Story Writing Elements - 16 Golden Rules
Story Elements Differ in Message, Content and Characters
Does your story contain the proper elements? You need more than theme, plot, and dialogue. Check yourself against this list to see what elements may be missing.
The theme is the thread that runs seamlessly from beginning to end, telling the underlying morals of the story. For instance, Gone With the Wind is not about romance and war. The theme is control, manipulation, and weak character.
Usually encased in the central climax scene, or possibly in a series of events.
The gradual increase of momentum and interest that builds at the beginning, reaches a fever pitch in the middle, and declines to resolve story conflicts at the end. Does your arc come too early? Too late?
Some stories move fast and some slow, but all of them move at some rate of speed. Use a combination of fast and slow pacing according to the scenes. High climax scenes move fast. Scenery is slow.
Whether you do it mentally or by proper analysis, most writers will profit by some form of outlining. Knowing where your story is going will save on rewrites and editing.
Have you ever watched a TV show and watched the story end, only to say, "But what happened to? ?" That's because the writer left a loose end dangling.
If you don't have a strong hook in the first or second paragraph, you won't have a reader to worry about entertaining.
Point of View
Which will you use? Right now, stories written in third person limited (past tense) sell the best.
Every story has characters, theme, plot, and resolution. What makes your story different? Answer: The details.
The trick is to make dialogue sound natural. Use contractions, poor English, and half sentences. Become a good eavesdropper and you'll learn to write excellent dialogue.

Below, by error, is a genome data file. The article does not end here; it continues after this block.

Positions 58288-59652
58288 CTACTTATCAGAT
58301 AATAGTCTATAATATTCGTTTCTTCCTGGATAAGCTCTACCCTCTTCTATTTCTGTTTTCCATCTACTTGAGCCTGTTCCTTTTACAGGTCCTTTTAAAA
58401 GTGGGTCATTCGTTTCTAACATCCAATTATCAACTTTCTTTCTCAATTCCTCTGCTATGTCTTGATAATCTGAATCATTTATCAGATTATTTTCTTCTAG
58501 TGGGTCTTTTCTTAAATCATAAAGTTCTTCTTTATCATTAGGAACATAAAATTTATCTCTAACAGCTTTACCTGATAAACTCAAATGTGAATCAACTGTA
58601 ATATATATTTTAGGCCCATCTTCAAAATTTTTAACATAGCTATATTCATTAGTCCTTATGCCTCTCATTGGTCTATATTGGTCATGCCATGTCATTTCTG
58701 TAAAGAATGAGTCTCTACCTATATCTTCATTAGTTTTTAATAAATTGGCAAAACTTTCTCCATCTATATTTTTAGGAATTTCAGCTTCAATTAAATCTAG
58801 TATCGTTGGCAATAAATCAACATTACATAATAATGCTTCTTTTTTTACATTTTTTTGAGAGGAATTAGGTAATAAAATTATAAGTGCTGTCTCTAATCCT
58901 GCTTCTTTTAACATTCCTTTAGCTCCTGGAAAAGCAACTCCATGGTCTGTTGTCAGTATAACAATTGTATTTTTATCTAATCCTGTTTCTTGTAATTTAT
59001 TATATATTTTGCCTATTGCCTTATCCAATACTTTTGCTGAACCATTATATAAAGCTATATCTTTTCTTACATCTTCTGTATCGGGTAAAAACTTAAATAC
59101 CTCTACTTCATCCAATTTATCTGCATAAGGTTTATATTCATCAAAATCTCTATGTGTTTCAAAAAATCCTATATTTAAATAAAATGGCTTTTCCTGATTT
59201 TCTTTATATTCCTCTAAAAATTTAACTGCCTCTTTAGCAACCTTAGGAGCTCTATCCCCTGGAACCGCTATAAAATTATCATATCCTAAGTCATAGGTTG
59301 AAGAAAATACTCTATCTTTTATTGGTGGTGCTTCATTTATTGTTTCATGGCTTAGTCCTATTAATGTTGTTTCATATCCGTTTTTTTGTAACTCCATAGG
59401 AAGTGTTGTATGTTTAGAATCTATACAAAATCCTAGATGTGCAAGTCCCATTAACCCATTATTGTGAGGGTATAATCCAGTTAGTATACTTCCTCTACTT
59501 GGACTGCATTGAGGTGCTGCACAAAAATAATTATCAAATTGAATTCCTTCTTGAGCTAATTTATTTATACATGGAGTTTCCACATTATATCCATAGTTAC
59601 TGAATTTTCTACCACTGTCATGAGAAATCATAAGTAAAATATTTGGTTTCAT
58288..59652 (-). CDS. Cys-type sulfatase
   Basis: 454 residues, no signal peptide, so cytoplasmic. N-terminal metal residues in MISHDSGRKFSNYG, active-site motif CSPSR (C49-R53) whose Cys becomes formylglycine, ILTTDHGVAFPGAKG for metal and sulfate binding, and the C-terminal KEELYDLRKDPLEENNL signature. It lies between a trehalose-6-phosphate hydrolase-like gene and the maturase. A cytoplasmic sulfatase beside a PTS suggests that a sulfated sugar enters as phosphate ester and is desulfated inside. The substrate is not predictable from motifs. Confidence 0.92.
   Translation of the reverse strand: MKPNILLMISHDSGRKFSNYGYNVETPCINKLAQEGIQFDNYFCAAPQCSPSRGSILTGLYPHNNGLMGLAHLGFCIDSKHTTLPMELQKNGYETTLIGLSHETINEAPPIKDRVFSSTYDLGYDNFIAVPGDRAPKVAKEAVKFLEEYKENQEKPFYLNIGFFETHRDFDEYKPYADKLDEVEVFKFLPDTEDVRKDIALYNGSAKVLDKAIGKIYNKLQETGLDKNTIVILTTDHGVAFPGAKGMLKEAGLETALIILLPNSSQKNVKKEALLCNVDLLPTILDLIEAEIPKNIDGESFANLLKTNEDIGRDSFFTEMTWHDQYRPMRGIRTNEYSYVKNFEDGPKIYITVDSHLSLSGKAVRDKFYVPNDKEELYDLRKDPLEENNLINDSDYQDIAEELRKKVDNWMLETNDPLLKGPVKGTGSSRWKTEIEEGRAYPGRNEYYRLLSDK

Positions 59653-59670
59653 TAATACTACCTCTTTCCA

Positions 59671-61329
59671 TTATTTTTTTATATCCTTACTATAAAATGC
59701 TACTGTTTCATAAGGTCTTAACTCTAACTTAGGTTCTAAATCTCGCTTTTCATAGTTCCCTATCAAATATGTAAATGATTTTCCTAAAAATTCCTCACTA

Every character must bear their own bag and baggage of physical descriptions, emotional hoopla, and psychological concoctions. This is what makes a character 3D. Make a list of 50 characteristics of your two main characters to get to know them well.
This is absolutely essential. Sometimes it may only define how insane a person may be, how irresponsible parents are, or how careless children can become - but it's still research.
Are your scenes out of order? Does your flashback convey the reader back and forth in the proper way? While some authors may dwell on the same scene for a whole chapter, others will skip years in a single sentence. Make your timeline clear.
Your reader is landing in a new story. Let him know where he is. Hint: All stories use settings, but elite writers occasionally use imagery (settings that are mixed with one of the five senses). Example: The smell of salt in the air.
Believe it or not, you can delete 300-500 words out of every 2,500. Fall out of love with your work. Delete favorite phrases. Slash words that end in - ly. What remains will be solid meat.
Show, Don't Tell
If the story states facts, you aren't using Show, Don't Tell (although there must always be a certain amount of narration). Show, Don't Tell is an advanced technique that will probably require a writing class. The gist of it is to not state an emotion outright but rather show it with actions. Hint at it. Make the reader think.
Telling: Ethan has huge muscles.
Showing: "I saw Ethan coming out of the gym and he wasn't wearing a shirt. Wow!"
As you can see, dialogue is an excellent tool for Show, Don't Tell.
Note: Show, Don't Tell always uses 3-5 times more words. That's okay.
If you include all of these things in your story and it still doesn't sell, one or more of the following may be the reason: (1) Weak sentence structure. (2) Your timeline may be skewed. (3) You're not using Show/Don't Tell. (4) You're submitting to the wrong market. (The latter is most likely).
Learn more about story writing elements with a free 20-point writing evaluation. See guidelines at http://www.creativewritinginstitute.com. For more great writing hints, go to http://www.deborahowen.wordpress.com.